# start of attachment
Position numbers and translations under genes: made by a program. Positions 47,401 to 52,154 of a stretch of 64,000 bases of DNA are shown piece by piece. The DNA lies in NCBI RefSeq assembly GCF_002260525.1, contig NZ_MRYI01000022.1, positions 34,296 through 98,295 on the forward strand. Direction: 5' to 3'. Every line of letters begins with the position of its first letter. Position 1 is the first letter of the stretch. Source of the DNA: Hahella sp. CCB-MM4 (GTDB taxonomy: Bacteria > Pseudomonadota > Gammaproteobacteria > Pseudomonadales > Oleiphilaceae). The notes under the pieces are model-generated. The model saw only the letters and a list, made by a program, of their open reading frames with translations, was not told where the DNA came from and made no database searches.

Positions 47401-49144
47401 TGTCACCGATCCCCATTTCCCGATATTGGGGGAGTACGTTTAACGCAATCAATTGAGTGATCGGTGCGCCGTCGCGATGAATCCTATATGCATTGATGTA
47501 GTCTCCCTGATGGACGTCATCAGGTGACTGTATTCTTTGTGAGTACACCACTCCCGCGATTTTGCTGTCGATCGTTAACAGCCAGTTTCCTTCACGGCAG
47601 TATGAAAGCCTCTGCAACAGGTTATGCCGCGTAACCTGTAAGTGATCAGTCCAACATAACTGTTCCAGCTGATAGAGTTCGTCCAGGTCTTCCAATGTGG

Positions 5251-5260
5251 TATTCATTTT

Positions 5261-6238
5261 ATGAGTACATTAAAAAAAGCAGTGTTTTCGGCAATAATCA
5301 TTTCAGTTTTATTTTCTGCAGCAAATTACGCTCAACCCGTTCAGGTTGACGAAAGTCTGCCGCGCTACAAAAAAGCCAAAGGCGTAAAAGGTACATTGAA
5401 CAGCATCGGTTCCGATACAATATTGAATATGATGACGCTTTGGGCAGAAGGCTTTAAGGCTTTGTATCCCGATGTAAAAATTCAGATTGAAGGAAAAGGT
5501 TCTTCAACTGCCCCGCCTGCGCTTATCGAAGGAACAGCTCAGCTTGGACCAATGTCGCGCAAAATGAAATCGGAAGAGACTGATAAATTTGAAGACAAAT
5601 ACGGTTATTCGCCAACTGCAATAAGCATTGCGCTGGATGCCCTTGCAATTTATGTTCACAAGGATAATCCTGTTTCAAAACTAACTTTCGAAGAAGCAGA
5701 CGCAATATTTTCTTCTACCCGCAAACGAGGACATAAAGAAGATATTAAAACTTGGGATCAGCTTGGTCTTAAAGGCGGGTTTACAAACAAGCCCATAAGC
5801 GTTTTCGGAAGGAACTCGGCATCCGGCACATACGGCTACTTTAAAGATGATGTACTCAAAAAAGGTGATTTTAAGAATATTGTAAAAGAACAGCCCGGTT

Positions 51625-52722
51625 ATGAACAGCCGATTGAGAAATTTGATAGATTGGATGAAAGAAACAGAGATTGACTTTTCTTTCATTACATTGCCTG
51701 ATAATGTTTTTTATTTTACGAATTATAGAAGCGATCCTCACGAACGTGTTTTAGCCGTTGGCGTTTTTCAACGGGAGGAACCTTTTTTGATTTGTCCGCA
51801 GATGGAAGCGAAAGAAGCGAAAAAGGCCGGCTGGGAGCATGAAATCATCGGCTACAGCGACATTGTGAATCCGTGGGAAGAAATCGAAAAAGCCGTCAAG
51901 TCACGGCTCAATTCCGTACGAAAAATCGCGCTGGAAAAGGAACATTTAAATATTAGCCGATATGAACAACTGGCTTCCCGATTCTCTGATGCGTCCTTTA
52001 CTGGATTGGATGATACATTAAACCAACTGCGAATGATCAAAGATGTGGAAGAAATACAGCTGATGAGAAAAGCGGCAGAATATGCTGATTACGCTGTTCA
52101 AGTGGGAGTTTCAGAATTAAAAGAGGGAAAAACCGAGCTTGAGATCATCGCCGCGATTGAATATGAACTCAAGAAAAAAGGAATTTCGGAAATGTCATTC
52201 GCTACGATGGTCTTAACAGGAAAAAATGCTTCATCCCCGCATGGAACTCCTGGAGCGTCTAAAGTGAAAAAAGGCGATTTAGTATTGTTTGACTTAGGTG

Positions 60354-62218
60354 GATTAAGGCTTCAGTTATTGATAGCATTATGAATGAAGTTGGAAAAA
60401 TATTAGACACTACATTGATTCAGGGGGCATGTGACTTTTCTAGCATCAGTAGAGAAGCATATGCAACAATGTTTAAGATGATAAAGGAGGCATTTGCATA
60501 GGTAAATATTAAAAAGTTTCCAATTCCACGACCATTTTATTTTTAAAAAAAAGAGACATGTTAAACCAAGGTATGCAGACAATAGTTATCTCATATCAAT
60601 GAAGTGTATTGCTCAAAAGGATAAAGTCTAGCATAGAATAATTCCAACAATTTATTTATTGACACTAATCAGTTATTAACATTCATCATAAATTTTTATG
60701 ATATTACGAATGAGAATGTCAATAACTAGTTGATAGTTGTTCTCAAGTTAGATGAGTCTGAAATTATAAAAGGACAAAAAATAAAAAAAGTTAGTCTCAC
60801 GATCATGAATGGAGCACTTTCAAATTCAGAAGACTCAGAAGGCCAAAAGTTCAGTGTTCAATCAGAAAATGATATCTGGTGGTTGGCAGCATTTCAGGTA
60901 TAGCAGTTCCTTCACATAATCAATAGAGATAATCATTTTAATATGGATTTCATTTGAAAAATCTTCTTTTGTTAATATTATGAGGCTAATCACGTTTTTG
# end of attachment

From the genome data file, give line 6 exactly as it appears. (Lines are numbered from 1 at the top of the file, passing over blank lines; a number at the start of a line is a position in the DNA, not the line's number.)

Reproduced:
Positions 5251-5260